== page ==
Thursday, 18 March 2010

Liberalismo al estilo escocés, siglo XVII

Mi hermano, que está haciendo un doctorado relacionado con los puritanos, me ha pedido que le llevase Lex Rex en un par de semanas cuando vayamos a España. Hoy ha llegado el libro y no he podido resistir echarle un vistazo. Esto es lo que escribía Samuel Rutherford en 1644 sobre la propiedad privada y el Estado:

"And the reasons why private men are just lords and proprietors of their own goods, are,

-1. Because, by order of nature, division of goods cometh nearer to nature's law and necessity than any king or magistrate in the world; and because it is agreeable to nature that every man be warmed by his own fleece - nourished by his own meat, therefore, to conserve every man's goods to the just owner, and to preserve a community from the violence of rapine and theft, a magistrate and king was devised.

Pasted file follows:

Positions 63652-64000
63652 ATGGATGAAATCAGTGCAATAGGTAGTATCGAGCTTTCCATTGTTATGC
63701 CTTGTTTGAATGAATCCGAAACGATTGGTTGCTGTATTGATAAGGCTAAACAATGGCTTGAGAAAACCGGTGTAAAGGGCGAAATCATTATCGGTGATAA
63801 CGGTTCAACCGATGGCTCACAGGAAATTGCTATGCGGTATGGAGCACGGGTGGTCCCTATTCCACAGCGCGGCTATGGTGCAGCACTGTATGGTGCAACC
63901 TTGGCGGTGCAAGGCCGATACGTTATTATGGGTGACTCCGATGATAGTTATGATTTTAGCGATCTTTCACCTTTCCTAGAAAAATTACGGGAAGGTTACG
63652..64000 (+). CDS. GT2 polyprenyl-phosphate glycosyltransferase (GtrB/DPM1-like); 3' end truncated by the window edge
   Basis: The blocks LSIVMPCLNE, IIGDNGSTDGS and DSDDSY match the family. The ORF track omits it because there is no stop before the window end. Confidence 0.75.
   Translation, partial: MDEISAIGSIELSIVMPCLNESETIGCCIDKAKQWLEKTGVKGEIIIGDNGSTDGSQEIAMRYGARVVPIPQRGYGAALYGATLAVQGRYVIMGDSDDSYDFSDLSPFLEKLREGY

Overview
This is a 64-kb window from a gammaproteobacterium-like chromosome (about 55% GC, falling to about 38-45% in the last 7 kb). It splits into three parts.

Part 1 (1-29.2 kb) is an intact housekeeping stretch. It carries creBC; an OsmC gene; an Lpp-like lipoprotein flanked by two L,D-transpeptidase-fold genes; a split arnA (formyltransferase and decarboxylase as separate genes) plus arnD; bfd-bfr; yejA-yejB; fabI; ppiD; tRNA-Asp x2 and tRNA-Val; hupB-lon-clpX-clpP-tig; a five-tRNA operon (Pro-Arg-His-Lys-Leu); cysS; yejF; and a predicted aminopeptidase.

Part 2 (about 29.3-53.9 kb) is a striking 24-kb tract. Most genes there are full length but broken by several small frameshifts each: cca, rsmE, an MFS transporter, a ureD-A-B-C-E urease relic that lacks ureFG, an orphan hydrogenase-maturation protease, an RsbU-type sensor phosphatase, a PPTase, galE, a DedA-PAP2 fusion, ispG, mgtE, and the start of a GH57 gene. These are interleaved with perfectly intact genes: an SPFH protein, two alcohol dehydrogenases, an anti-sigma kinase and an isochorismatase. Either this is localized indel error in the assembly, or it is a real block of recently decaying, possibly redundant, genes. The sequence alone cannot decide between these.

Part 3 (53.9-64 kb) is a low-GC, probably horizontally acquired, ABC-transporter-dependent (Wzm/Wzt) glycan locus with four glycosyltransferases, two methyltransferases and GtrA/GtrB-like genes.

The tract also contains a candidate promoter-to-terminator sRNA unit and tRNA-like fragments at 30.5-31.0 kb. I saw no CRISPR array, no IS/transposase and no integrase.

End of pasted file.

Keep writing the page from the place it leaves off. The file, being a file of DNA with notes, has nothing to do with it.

So it is clear, men are just owners of their own goods, by all good order, both of nature and time, before there be any such thing as king or magistrate.

Now, if it be good that every man enjoy his own goods, as just proprietor thereof, for his own use, before there be a king, who can be proprietor of his goods? And a king being given of God for a blessing, not for any man's hurt and loss, the king cometh in to preserve a man's goods, but not to be lord and owner thereof himself, nor to taken from any man God's right to his own goods."

(Lex, Rex, or The Law and the Prince, Question XVI, Argument 1)

Me gusta. Liberalismo siglo XVII.

2 comments:

  1. ¡Qué bonitos son los clásicos del liberalismo anglosajón!

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